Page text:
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26 June 2024

Douglas Is Cancelled: finally, a funny cancel culture comedy

Steven Moffat’s delicious satire is unafraid to take aim at youthful snowflakes and puritans.

By Rachel Cooke

Though I don’t yet know where Steven Moffat’s delicious Douglas Is Cancelled might be going (I’ve seen two of four episodes), I like where it begins a lot: not since the BBC satire W1A has Hugh Bonneville been this pitch-perfect, inhabiting the form of the male plonker like a second skin (or, more likely, a bum-clinger suit from Charles Tyrwhitt).

Bonneville has immaculate comic timing, his character’s more shameful feelings fluttering on his face like bunting in a breeze. But this isn’t to suggest that the man he plays, a hapless TV presenter called Douglas Bellowes, deserves what’s coming. No. If he’s an oaf, he’s also an Everyman. O tempora, o mores! My response to poor Douglas is painfully vicarious. All I can think is: thank God this is happening to him, and not to me. 

Douglas hosts Live at 6 – a newsy version of The One Show – with his younger, cleverer, hotter (uh oh, can I say that?) sidekick, Madeline (Karen Gillan), and it’s huge. Everyone loves their double act, and certainly it does strike me as more exciting than Holly and Phil or, er, Eamonn and Ruth (RIP both couples). But trouble is heading towards it like an Exocet missile. At a family wedding, Douglas got tipsy, and made a sexist joke, which a bystander then tweeted about (yes, I know it’s X now, but in the show everyone still calls it Twitter). The guy in question didn’t have many followers: the whole thing might have gone away. But the Machiavellian Madeline decided to retweet it, and she has a ready-made mob of two million.

Thanks to this, things are not looking good for dear Douglas, though so far, no one actually knows what was said (he can’t remember either, thanks to the sauce). His producer, Toby (Ben Miles, excellent), is in a panic – “it’s like being Michael Caine in Zulu,” he announces as the tweets pile up, before acknowledging that, yes, of course he knows that Caine was “basically the aggressor”. And so is Douglas’s ridiculous agent Bently (Simon Russell Beale, fabulous), and his sassy wife Sheila (Alex Kingston, enjoying herself), who edits a tabloid, and therefore knows all about the wrecking ball and how it swings from nowhere to destroy a life.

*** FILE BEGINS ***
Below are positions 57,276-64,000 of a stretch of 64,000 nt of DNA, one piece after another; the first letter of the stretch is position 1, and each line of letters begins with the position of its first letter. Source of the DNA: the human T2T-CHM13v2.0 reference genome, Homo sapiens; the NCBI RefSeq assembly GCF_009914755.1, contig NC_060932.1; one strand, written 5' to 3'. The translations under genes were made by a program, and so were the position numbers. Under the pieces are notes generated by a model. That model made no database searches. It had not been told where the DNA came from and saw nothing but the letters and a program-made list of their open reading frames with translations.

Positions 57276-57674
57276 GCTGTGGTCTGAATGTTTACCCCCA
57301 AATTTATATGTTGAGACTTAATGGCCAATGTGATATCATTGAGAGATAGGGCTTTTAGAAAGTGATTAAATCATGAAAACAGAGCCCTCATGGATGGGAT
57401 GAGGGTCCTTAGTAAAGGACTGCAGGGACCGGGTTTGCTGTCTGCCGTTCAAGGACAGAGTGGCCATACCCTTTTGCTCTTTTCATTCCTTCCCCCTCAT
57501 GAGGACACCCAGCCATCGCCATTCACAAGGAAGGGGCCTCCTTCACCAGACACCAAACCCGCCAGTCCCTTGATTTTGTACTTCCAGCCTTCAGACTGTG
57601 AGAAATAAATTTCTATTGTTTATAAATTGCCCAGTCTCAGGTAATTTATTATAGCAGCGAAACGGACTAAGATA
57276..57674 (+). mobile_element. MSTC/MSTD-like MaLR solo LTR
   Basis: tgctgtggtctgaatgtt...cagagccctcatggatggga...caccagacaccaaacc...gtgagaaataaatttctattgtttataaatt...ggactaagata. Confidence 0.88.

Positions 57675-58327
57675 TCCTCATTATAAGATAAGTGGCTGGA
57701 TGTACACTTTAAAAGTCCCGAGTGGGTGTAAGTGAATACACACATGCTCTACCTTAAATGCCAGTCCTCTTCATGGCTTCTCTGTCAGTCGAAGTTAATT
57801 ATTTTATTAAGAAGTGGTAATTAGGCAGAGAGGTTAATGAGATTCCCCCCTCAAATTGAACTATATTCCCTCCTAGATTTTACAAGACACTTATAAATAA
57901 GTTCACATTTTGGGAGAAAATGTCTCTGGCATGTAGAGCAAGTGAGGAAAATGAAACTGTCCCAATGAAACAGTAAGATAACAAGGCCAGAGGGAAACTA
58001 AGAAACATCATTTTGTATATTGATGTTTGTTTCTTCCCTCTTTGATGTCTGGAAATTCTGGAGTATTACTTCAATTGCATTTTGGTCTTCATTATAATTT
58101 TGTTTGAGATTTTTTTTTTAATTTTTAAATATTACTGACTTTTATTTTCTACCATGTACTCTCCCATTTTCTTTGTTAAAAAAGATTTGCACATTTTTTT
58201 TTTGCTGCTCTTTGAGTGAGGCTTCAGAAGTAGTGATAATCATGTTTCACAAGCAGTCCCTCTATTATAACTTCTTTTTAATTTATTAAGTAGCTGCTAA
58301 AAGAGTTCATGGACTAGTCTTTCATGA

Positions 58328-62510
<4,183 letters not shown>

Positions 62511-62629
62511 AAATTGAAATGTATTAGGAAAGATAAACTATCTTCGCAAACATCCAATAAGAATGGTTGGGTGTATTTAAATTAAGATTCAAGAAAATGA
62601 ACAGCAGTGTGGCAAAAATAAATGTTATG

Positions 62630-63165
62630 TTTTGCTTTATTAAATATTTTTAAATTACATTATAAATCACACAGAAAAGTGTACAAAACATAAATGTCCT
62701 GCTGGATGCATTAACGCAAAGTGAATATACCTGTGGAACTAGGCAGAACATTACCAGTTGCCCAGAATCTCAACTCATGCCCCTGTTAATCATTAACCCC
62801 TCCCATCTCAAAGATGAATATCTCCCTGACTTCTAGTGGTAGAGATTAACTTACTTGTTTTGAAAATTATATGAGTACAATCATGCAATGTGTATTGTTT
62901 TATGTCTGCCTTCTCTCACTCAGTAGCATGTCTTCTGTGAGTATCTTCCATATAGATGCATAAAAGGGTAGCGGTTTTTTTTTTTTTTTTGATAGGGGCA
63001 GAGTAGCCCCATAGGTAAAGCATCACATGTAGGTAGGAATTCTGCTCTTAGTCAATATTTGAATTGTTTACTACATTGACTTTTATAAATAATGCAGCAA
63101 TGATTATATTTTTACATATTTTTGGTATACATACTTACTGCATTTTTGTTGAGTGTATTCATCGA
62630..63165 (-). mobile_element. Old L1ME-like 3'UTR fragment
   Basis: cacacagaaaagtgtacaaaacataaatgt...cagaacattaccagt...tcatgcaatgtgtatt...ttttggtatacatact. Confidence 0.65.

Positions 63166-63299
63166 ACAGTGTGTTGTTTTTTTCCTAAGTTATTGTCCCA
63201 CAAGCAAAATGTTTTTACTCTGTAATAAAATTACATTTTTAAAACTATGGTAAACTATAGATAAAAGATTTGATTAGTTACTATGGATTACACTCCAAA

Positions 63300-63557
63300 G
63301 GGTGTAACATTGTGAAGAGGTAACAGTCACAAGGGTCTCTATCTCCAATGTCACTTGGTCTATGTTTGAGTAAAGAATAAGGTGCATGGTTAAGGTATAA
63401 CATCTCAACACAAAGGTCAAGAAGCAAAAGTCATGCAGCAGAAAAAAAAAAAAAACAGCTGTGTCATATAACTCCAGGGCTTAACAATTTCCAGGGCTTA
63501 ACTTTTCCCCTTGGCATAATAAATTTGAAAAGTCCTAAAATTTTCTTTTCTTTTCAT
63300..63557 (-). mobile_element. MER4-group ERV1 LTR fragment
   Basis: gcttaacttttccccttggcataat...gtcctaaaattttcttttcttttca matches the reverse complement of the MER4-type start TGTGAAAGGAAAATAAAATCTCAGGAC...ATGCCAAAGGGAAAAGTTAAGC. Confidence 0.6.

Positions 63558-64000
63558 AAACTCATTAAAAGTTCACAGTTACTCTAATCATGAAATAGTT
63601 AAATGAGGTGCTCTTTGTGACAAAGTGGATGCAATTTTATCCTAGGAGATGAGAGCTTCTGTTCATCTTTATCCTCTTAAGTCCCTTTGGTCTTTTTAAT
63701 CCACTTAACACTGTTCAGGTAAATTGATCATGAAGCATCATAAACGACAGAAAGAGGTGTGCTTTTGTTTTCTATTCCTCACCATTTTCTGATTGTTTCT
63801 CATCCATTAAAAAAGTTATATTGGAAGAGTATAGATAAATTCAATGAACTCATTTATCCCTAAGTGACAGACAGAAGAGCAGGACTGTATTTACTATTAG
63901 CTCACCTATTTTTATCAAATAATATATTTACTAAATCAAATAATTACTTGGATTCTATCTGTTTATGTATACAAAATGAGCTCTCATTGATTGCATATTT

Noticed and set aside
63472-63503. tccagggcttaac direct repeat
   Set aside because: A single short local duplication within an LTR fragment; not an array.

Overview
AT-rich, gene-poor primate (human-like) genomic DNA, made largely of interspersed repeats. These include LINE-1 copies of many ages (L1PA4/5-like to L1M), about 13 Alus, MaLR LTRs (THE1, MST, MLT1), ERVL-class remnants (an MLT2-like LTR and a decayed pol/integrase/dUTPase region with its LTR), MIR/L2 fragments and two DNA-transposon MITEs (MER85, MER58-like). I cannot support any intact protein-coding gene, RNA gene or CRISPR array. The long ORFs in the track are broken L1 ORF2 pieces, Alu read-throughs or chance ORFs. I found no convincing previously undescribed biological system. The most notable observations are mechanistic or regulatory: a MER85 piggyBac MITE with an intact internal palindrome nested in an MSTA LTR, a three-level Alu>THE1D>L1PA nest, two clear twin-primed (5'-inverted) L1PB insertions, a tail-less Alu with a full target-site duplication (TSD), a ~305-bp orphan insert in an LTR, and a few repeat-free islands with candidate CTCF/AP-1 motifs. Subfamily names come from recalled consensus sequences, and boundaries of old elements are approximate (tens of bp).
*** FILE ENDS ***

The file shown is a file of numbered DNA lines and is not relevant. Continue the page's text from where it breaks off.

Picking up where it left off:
The only person who’s calm – like water, just before a shark slices through it – is Claudia (Madeleine Power), Douglas and Sheila’s daughter, here standing proxy for all the young puritans. She’s part of a student think tank – “is there an actual tank, or do you just meet in a bar?” asks Douglas – that’s working on the patriarchy, that sort of stuff. She really doesn’t want to have to cancel her father, though she absolutely will if necessary (metaphorical blood is already trickling down her chin). She was, of course, at the wedding herself, watching her Uncle Donald marry his partner of many years. “Uncle Rapey,” she calls him. When Douglas points out that Donald’s gay and has no feelings at all for young women, she accuses him of mansplaining. The heartless illogic is terrifyingly plausible.

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There’s a lot to feast on here: a well-made farce of a script, blunt at times but all the better for it; a slew of slick, genuinely funny performances; convincing sets. None of it is very ITV. The real surprise, though, lies with Moffat’s refusal to tread carefully when it comes to the youth. Television, like many cultural institutions, is in thrall to the young, a rapt fear that induces some good decisions, but also some exceedingly bad ones. But Douglas Is Cancelled has other ideas, and won’t tremble at the possibility of taking the piss out of pronoun users.

Some of the funniest scenes are between Sheila and her hopeless snowflake of a PA, Helen (Stephanie Hyam). Helen tells Sheila she neglected to mention the Douglas crisis at first, having “internalised” it on the advice of “Sonia”. Who the hell’s Sonia? “She used to be called Anita, but she has reimagined herself,” replies Helen. (Sonia/Anita works in HR, in case you hadn’t guessed.) What to do? Desperate for the internal to become external, Sheila can only promise Helen that for the next few moments, she’ll “break eye contact on request, and never maintain it for more than 30 seconds”. Like I said, it’s delicious – and I’m greedy for more.

Douglas Is Cancelled
ITV1, 27 June, 9pm; available on catch-up

[See also: The reality TV rehabilitation machine]

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This article appears in the 26 Jun 2024 issue of the New Statesman, The Lammy Doctrine